GREENBELT, Md. — NASA recently doubled the rate at which data from the International Space Station returns to Earth, paving the way for similar future upgrades on Gateway, NASA’s upcoming outpost in lunar orbit, and other exploration missions. This new data rate will enable the space station to send back more science data faster than ever before. 

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Video: Meet the Really Scary Looking Robot Russia is Sending to ISS

Video Caption: Roscosmos Space Corporation launches Soyuz missile to the International Space Station piloted for the first time in history by the humanoid robot Skybot F-850. F.E.D.O.R. chooses The Rockets track “Electric Delight” for his journey – on this official video.

NASA Television Coverage Set for Uncrewed Soyuz Mission to Space Station

Soyuz MS-11 spacecraft docking at the International Space Station. (Credit: NASA)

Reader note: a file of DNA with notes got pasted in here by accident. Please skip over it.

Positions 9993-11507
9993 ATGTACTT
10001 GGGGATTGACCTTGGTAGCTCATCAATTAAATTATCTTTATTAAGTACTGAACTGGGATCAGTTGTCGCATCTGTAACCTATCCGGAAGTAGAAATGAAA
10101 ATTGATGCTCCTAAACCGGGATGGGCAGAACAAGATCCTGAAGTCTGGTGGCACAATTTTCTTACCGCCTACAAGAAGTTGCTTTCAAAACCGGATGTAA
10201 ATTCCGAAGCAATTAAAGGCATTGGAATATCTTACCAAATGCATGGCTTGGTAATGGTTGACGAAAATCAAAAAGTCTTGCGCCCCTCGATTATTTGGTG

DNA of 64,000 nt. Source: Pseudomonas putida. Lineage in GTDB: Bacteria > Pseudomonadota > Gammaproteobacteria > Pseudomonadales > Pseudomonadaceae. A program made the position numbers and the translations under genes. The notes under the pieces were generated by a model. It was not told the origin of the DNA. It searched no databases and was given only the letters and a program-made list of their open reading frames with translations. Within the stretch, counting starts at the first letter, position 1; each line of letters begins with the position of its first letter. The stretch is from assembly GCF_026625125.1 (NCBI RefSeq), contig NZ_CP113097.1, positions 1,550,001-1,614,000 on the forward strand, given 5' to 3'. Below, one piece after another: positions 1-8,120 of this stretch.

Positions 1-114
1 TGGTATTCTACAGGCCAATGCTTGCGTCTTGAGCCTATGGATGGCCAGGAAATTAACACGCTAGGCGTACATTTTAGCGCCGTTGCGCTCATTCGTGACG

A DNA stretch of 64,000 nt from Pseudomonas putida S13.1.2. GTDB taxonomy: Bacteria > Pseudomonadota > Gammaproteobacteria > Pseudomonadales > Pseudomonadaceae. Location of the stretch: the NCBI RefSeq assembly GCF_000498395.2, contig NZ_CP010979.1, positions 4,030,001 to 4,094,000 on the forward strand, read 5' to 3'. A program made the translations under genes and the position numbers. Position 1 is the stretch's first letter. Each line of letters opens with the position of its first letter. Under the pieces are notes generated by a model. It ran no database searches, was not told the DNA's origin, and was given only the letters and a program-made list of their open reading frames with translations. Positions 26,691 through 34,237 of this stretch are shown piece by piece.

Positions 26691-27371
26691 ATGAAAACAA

HOUSTON (NASA PR) — An uncrewed Russian Soyuz spacecraft is set to launch from the Baikonur Cosmodrome in Kazakhstan on Wednesday, Aug. 21, at 11:38 p.m. EDT (8:38 a.m. Aug. 22 Baikonur time) on a test flight to validate the spacecraft’s compatibility with a revamped Soyuz booster rocket. The booster will be used to transport crews to the International Space Station beginning in spring 2020.

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Canadian Space Robot Dextre to Expand Ability to Refuel Spacecraft in Orbit

Rendering of Dextre on the end of Canadarm2, holding an advanced vision system. (Credit: CSA/Neptec)

LONGUEUIL, Quebec (CSA PR) — From August 13 to 14, Dextre, Canada’s robotic handyman on the International Space Station, will conduct a demonstration of how robots could refuel satellites and spacecraft to extend their useful lifetimes.

NASA’s Robotic Refueling Mission 3 (RRM3) will use Dextre’s proven ability to perform highly delicate tasks on the International Space Station, to test the hardware and procedures needed to store and transfer cryogenic fluids.